Mark Lanegan might be my favourite male singer of all time, with a gravelly cigarettes-and-alcohol baritone that sounds so richly lived-in and is deceptively controlled and flexible. And he looks like his voice too – like a person who’s lived through some dark and troubled times. His pipes have become more brittle with years and these days Lanegan sounds less like he’s about to jump out of the speakers and punch you in the face, and his lower register on Gargoyle is almost Leonard Cohen-esque. But his grizzled vocals are no less compelling for that.
These latest two albums continue the experimentation with electronica and synths that first appeared on the 2012 Blues Funeral, while retaining the trademark dark bluesy vibes and oblique lyrics full of macabre gothic imagery and ruminations on sin, death, love and redemption. Business as usual in other words, but as long as his output remains this strong and consistent I’m not complaining. Now bring on the tour!
I would have preferred a full concert recording from the Push the Sky Away tour, but this loose and casual 10-song show performed for the KCRW station in Santa Monica is a great live offering. It’s predictably dominated by the Push the Sky Away material, and the rest of the picks match the quiet, meditative mood of that album, bar the closer Jack the Ripper, a throwback to the fire-and-brimstone Nick Cave of old. It wouldn’t be a Bad Seeds gig without The Mercy Seat, their signature showstopper performed here as a stripped-down piano version with all the white-knuckle tension and power of the original.
Like many people, I adored this band’s hushed minimalist debut, but then came the dreaded second-album dilemma: where to go next after you’ve already emerged as a fully formed deal with the sound, image and mood all perfected? More often than not it’s a course of diminishing returns, more of the same but not quite as good. Luckily, on this third album the xx seem to have figured out how to move on by embracing a wider range of influences, samples and vocal loops, and the end result sounds both fresh and unmistakably like the xx. There’s also a greater variety of mood; while it’s not necessarily a “happy” album some songs sound decidedly more optimistic and upbeat. Romy Madley Croft and Oliver Sim may not be great singers in a conventional sense – neither of them has much depth or range – but they know their way around limitations and their vocal interplay still remains enchanting. A couple of songs in the middle of the album sticks closer to the blueprint of the debut, and while they’re fine the best tracks are the ones where the band push themselves.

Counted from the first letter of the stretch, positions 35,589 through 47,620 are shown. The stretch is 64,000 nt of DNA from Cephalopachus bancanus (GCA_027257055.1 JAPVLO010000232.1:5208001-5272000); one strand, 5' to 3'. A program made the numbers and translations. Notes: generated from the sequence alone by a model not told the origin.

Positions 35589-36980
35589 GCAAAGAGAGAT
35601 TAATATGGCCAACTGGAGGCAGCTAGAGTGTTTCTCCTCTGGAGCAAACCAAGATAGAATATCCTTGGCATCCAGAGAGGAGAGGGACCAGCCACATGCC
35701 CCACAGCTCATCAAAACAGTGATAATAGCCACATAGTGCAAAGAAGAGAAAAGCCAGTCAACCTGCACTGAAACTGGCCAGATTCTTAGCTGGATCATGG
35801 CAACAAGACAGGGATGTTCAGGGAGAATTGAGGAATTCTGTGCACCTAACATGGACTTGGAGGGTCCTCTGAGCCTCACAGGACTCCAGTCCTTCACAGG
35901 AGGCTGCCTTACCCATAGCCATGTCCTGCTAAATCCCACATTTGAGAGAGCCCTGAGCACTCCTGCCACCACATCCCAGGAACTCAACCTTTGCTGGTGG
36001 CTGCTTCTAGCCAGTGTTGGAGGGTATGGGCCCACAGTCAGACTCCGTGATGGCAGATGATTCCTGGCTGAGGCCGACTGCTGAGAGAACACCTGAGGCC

Hans Zimmer’s name might not be instantly recognisable among the general public, but most people would know the popular films he had scored: Gladiator, The Lion King, Inception, Christopher Nolan’s Batman trilogy, The Rock, and many more. An impressive body of work to say the least. I have my sister and her husband to thank for letting me know about this concert: they’re big fans of Zimmer’s work and were blown away when they saw his show in Prague last year. I could only afford cheap tickets at the very top of the arena, which unfortunately blocked about a third of the orchestra from view, but in the end it didn’t matter so much.
It’s been a long five year break since her last visit, but PJ finally made her way here with her latest tour and I made it to my ninth PJ concert. Short review, it was awesome (again). Passionate, intense, musically and vocally perfect, great crowd.
More like, music I got ages ago but didn’t get to write about, but better late than never.
Christine and the Queens – Christine and the Queens
Why does everything sound so much more charming when it’s sung in French, or with a French accent? Christine and the Queens is the androgynous alter ego of the French singer Héloïse Letissier, who alternates between English and French on this album but is at her most appealing when she sings in her mother tongue. Catchy, top-notch electronic pop with some provocative lyrics.
Radiohead have always been a band I found easier to admire than to love. I’m very fond of The Bends and there’s a good dozen songs of theirs that move me deeply, but I never felt an urge to own a whole Radiohead album since their second one. So I’m rather surprised to find that I dig their latest so much. It’s probably their prettiest album; while they haven’t abandoned their weird eerie electronica thing the emphasis here seems to be more on the orchestral arrangements, with gorgeous strings and sad pianos. Thom Yorke’s vocals, which in the past I often found too nasally and strident for my liking, has also never sounded more gorgeous.